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How to Help Your Students Build Digital Fluency

Model balanced media use by infusing tech into class routines.

Jamie Knowles | February 13, 2018

One of the many decisions we make as teachers is how to approach technology in a balanced way. The digital world is our students' world, and tech has the potential to engage and inspire them. But we also want to avoid contributing to digital distraction.

One approach to finding this balance is to thoughtfully integrate tech into the culture of our class. By infusing it into the routines and practices that we and our students regularly engage in, students develop digital fluency: a broad set of skills related to tech use.

Digital fluency goes beyond knowing how to use any particular app or device. It's a general mindset and know-how that helps students use technology to achieve their own interests and goals, whatever those may be. This helps students also learn media balance, because the more they see technology as a tool to achieving other things, the more they see it as just that -- a tool -- and not as something to be used uncritically.

So what does this actually look like in the classroom? Here are a few specific ways to infuse tech into your classroom culture.

Dig deeper into your school's learning management system (LMS). 

While many schools train teachers to take attendance, enter grades, or even post assignments on an LMS (like Canvas or Schoology), they may not train them on using its other functions. For example, many LMSes have a communication tool that allows regular, accessible communication with students and families. The more you use it, the more it becomes the "bulletin board" for your class. Many LMSes also include a place to post and share lessons and curriculum. Sharing with colleagues, students, parents, and other members of the community help you both collaborate effectively and strengthen the culture of your classroom.

Incorporate devices into your lesson planning.

Using tech can enhance many aspects of direct instruction and independent practice and can either be done whole-class or in stations. This frees you up to circulate and give one-on-one support or pull a small group. For example, instead of giving a presentation in class and having students take notes, publish the presentation on Google Docs and include directions for students to take notes. Then they can go through it at their own pace. Another idea is to have students take a practice quiz using your LMS or another assessment app while you circulate.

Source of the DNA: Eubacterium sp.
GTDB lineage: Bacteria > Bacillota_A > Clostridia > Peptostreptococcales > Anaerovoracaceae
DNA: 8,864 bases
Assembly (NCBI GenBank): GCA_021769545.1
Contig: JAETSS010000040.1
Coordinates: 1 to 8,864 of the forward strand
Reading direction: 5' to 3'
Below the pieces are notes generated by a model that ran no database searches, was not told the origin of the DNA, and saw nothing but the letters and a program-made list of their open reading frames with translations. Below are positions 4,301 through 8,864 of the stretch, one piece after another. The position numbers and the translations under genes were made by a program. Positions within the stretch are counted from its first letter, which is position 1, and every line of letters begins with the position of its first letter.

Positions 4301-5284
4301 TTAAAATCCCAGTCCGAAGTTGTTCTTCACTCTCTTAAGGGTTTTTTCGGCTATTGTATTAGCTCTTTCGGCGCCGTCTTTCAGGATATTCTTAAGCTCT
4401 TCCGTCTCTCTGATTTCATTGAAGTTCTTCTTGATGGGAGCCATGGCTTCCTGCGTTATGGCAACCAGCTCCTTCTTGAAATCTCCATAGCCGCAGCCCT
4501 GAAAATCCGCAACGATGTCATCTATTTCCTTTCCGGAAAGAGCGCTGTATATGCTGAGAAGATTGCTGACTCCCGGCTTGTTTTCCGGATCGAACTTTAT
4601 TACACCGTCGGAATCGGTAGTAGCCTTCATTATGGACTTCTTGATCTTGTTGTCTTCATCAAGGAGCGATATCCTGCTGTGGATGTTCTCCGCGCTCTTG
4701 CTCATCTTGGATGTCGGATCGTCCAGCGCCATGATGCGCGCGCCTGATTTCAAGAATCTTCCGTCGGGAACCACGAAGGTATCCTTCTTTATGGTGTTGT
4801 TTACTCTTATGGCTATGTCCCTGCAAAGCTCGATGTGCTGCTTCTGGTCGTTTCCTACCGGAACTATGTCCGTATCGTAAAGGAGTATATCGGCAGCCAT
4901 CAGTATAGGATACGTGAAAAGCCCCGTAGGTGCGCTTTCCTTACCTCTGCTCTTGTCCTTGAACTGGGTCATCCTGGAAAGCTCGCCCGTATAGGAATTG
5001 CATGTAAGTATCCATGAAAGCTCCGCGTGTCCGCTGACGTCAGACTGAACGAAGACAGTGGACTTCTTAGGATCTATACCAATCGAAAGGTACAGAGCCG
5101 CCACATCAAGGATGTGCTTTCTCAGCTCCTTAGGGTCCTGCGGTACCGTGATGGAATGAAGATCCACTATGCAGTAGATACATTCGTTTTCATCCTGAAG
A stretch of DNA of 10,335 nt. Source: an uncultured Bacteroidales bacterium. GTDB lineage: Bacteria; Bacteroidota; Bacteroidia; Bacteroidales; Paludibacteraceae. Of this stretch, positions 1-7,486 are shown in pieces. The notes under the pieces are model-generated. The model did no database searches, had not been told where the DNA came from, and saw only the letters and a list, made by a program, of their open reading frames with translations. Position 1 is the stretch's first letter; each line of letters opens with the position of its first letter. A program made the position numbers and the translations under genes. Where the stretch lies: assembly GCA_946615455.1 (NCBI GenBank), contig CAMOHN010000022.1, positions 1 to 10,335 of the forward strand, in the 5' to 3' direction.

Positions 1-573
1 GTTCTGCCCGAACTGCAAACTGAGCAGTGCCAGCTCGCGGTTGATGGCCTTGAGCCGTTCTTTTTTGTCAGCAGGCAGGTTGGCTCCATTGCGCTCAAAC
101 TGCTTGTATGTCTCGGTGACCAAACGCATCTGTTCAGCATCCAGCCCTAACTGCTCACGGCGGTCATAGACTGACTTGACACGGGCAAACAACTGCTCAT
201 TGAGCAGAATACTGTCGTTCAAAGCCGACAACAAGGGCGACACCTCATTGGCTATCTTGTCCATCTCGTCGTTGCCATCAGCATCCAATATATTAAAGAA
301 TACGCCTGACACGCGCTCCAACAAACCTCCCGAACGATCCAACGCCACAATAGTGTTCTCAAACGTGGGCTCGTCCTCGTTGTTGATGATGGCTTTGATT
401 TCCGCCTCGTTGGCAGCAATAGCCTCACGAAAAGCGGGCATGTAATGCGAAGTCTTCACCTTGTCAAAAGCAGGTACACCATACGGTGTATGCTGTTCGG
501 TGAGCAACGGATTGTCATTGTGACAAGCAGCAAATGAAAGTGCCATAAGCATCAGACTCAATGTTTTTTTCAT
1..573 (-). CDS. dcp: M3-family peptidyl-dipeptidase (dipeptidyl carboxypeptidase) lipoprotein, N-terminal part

Use a classroom-management app.

While the eventual goal is for students to be intrinsically motivated to treat each other well and be productive collaborators, those behaviors must often start with daily practice. One way to get students practicing the behaviors for a positive classroom culture is to use a classroom-management app. Consider this an enhancement to the tried-and-true strategy of positive narration, where verbal feedback focuses on students who are exhibiting the behaviors you want to see. Using this type of app allows you, with the tap of your phone, to award points for participation in discussion, active listening, showing empathy, or whatever categories you create. Points can be awarded to individuals, groups, or -- my personal favorite -- the whole class. Using an app also gives the added benefit of real-time accumulation of points, so students get immediate feedback on their participation and behavior. You can also tie rewards to the accumulation of points as a class, so that students encourage each other to exhibit positive behavior.